• When reasonably requested, make available to the controller all information necessary to demonstrate the processor’s compliance with New Hampshire’s data privacy law
  • After providing the controller an opportunity to object, engage any subcontractor under a written contract requiring the subcontractor to meet the processor’s obligations with respect to personal data and
  • Allow and cooperate with reasonable compliance assessments, and provide a report of such assessment to the controller on request. These assessments can be conducted by the controller, an assessor designated by the controller or a qualified and independent assessor arranged by the processor, and must use an appropriate and accepted control standard or framework and assessment procedure.

New Hampshire Privacy Act Notice and Enforcement

In New Hampshire the state’s Attorney General has exclusive authority to enforce violations of the Act. Consumers do not have a private right of action.

For the first year the Act is in force – from January 1 to December 31, 2025 – before the Attorney General initiates any action for violation of the Act, the AG shall:

  • Issue a notice of a violation to a controller if the AG determines that a cure is possible
  • Give the controller up to 60 days to cure the violation and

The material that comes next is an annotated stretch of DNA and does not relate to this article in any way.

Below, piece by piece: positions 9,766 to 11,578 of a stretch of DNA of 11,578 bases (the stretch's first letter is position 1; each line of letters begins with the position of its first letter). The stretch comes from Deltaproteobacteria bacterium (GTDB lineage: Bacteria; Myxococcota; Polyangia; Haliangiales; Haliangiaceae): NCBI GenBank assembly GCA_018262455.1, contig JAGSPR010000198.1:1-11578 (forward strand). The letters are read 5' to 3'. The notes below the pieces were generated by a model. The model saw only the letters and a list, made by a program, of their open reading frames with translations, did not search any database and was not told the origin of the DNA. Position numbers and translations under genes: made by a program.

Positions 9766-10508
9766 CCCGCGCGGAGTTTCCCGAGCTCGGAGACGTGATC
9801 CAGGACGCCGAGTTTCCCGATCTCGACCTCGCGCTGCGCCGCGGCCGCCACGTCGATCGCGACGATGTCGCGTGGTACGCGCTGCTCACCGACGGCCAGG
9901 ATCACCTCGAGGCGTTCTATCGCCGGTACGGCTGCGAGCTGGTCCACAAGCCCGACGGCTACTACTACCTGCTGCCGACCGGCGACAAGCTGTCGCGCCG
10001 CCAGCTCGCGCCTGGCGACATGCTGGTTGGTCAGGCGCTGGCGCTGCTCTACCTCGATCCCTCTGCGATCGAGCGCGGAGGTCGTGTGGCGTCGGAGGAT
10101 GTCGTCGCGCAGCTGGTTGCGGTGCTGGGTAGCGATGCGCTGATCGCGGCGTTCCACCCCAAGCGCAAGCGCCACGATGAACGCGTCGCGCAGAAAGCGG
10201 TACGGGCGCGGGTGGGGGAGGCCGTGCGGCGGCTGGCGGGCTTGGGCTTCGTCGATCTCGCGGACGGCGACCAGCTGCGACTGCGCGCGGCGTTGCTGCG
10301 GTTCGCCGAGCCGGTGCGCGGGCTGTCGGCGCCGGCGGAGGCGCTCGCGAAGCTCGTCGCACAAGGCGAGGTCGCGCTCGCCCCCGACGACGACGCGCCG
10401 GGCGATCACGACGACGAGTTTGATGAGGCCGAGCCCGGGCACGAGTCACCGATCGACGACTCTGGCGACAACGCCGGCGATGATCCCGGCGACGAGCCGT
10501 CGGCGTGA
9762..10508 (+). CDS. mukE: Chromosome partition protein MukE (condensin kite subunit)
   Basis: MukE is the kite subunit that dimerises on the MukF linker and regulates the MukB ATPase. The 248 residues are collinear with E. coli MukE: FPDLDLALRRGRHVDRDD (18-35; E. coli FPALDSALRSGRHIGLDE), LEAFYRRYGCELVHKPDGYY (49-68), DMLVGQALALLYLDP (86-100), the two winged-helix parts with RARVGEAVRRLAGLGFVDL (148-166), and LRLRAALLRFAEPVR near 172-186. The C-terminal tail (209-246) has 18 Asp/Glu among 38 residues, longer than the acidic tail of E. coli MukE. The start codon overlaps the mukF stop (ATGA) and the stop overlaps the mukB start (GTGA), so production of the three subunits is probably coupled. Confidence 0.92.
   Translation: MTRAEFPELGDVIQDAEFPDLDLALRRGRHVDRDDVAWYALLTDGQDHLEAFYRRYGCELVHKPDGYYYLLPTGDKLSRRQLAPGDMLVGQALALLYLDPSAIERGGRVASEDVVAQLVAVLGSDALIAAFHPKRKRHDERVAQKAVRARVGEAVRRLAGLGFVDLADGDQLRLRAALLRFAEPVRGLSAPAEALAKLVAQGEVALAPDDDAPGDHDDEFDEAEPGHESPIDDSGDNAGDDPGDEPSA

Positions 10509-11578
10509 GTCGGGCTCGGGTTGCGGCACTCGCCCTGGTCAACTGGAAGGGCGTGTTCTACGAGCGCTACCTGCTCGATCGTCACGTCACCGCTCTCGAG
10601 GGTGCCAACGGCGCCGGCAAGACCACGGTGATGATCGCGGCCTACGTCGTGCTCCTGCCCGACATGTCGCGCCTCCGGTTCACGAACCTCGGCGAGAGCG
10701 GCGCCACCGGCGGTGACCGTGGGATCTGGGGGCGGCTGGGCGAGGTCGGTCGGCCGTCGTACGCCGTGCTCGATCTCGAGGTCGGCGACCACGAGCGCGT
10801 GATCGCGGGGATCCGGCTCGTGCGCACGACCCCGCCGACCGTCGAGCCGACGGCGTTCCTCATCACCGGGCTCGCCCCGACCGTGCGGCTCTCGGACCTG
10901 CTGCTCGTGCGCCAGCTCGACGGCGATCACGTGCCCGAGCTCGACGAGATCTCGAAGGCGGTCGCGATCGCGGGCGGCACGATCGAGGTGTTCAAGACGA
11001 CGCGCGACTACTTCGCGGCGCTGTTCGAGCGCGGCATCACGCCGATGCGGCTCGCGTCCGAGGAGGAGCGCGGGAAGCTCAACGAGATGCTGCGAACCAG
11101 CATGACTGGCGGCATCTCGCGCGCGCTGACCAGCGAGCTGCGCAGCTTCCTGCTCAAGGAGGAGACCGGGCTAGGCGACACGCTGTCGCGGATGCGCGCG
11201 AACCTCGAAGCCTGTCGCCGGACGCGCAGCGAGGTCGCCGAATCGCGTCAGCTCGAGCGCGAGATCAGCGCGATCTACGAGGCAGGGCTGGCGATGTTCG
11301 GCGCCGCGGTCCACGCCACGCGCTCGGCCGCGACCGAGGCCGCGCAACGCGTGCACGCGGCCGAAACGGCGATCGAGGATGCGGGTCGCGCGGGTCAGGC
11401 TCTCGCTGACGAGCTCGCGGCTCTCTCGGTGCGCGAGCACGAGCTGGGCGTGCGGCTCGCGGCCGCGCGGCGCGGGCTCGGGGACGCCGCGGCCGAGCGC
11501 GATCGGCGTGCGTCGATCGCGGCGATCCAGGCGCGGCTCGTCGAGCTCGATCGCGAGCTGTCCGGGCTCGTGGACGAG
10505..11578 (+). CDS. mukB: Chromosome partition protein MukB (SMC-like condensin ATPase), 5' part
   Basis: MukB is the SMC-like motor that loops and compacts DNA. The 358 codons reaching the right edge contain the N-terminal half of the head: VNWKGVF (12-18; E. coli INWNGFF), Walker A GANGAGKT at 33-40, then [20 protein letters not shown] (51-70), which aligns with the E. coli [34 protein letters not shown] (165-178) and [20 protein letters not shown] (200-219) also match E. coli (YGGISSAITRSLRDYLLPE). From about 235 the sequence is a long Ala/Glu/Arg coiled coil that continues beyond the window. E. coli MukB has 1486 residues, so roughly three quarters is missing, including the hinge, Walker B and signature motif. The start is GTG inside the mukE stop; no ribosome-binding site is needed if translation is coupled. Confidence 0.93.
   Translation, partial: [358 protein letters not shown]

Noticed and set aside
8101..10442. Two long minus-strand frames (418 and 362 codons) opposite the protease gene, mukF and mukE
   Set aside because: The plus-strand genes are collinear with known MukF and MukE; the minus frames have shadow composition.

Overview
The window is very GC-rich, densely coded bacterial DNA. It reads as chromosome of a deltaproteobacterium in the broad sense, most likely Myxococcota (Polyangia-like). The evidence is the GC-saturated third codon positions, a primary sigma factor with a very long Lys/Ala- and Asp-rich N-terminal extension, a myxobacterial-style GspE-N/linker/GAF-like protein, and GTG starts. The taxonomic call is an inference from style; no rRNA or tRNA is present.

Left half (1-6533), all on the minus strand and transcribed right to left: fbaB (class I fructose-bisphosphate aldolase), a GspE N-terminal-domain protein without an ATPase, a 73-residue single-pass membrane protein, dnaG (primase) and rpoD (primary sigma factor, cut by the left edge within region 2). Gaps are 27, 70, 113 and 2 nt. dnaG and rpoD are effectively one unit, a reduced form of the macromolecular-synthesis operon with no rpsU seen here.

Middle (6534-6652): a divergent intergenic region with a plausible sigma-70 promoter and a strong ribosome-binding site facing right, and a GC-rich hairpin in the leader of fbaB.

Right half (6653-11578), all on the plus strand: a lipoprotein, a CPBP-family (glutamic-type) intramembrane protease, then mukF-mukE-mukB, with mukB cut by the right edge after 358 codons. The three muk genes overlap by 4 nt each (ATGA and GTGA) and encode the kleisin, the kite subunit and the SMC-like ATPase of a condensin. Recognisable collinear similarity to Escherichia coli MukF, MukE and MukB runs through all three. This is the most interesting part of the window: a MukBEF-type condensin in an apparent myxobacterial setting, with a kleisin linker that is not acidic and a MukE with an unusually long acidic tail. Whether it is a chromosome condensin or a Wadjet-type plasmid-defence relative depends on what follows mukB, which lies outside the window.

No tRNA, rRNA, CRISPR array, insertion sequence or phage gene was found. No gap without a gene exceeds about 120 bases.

• Bring an enforcement action if the controller fails to cure the violation.

From January 1, 2026, the New Hampshire Attorney General may consider whether to grant a controller or processor the opportunity to cure an alleged violation of the Act based on several factors, including:

  • Number of violations
  • Size and complexity of the controller or processor
  • Nature and extent of the controller’s or processor’s processing activities
  • Substantial likelihood of injury to the public
  • Safety of persons or property and
  • Whether the alleged violation was likely caused by human or technical error.

Penalties are not specified in the text of the New Hampshire Consumer Expectation of Privacy Act, although it does state that a violation “shall constitute an unfair method of competition or any unfair or deceptive act or practice in the conduct of any trade or commerce within this state under RSA 358-A:2.” (New Hampshire Regulation of Business Practices for Consumer Protection.)